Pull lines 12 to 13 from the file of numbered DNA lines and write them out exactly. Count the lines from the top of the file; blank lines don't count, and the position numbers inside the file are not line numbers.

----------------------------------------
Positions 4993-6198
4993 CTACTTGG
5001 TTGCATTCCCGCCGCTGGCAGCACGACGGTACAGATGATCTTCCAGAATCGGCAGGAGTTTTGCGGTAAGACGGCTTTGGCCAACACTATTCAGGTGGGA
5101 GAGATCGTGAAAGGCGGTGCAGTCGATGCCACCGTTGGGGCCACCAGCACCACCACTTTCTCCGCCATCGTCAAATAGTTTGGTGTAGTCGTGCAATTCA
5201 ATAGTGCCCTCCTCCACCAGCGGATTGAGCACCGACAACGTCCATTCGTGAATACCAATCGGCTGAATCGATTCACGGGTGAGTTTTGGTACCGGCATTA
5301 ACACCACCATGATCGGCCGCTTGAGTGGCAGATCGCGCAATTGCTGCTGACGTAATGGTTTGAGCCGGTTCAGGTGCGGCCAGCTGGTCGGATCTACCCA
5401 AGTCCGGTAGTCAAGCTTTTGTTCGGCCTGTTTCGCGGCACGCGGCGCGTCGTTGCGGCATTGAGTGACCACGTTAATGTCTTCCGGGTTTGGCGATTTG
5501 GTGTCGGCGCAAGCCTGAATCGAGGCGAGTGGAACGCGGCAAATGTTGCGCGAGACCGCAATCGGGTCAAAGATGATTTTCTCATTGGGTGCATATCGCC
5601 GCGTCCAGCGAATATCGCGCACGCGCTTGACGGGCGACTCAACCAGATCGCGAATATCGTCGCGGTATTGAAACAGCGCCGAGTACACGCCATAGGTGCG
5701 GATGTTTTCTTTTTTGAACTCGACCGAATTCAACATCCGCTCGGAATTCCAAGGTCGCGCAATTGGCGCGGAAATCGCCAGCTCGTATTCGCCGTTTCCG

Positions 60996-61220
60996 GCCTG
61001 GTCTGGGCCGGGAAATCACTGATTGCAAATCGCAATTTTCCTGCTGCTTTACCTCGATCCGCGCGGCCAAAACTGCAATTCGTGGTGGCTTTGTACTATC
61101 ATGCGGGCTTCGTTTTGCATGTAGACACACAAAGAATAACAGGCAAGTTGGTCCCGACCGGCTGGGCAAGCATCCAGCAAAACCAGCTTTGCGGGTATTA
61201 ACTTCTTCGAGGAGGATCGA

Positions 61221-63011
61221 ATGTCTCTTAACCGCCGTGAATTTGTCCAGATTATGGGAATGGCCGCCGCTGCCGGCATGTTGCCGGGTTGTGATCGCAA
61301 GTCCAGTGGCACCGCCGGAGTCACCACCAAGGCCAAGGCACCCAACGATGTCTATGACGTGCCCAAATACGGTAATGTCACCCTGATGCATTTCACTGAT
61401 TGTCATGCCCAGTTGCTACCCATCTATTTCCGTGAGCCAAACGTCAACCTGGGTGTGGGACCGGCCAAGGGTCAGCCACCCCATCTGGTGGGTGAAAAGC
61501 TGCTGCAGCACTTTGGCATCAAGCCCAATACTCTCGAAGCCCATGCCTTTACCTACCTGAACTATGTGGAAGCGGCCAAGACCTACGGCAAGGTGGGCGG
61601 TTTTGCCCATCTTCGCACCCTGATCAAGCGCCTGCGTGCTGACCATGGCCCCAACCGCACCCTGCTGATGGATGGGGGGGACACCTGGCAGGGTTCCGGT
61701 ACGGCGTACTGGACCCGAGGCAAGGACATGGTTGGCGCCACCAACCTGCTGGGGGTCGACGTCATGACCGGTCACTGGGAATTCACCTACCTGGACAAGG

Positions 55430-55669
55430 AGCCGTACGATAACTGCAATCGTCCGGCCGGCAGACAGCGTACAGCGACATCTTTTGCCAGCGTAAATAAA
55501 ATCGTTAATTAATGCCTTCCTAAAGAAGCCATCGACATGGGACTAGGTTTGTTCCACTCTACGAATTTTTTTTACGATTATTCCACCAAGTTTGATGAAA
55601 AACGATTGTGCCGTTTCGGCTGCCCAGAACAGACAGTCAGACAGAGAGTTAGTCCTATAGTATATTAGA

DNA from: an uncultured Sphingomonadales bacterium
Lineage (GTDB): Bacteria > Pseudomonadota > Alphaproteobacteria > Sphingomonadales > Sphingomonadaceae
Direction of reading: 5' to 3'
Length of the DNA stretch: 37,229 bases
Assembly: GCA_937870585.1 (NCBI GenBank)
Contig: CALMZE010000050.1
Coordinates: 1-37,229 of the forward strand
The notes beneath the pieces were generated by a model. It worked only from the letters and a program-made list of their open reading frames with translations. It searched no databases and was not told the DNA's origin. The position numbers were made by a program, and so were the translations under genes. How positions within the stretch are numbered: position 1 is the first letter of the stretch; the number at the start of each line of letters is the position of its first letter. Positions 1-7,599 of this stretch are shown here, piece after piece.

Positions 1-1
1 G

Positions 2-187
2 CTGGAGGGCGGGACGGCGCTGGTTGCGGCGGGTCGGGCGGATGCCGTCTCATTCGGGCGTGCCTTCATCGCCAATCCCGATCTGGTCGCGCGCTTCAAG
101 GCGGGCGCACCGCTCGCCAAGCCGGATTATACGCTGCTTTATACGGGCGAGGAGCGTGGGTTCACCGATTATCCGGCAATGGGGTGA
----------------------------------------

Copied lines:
60996 GCCTG
61001 GTCTGGGCCGGGAAATCACTGATTGCAAATCGCAATTTTCCTGCTGCTTTACCTCGATCCGCGCGGCCAAAACTGCAATTCGTGGTGGCTTTGTACTATC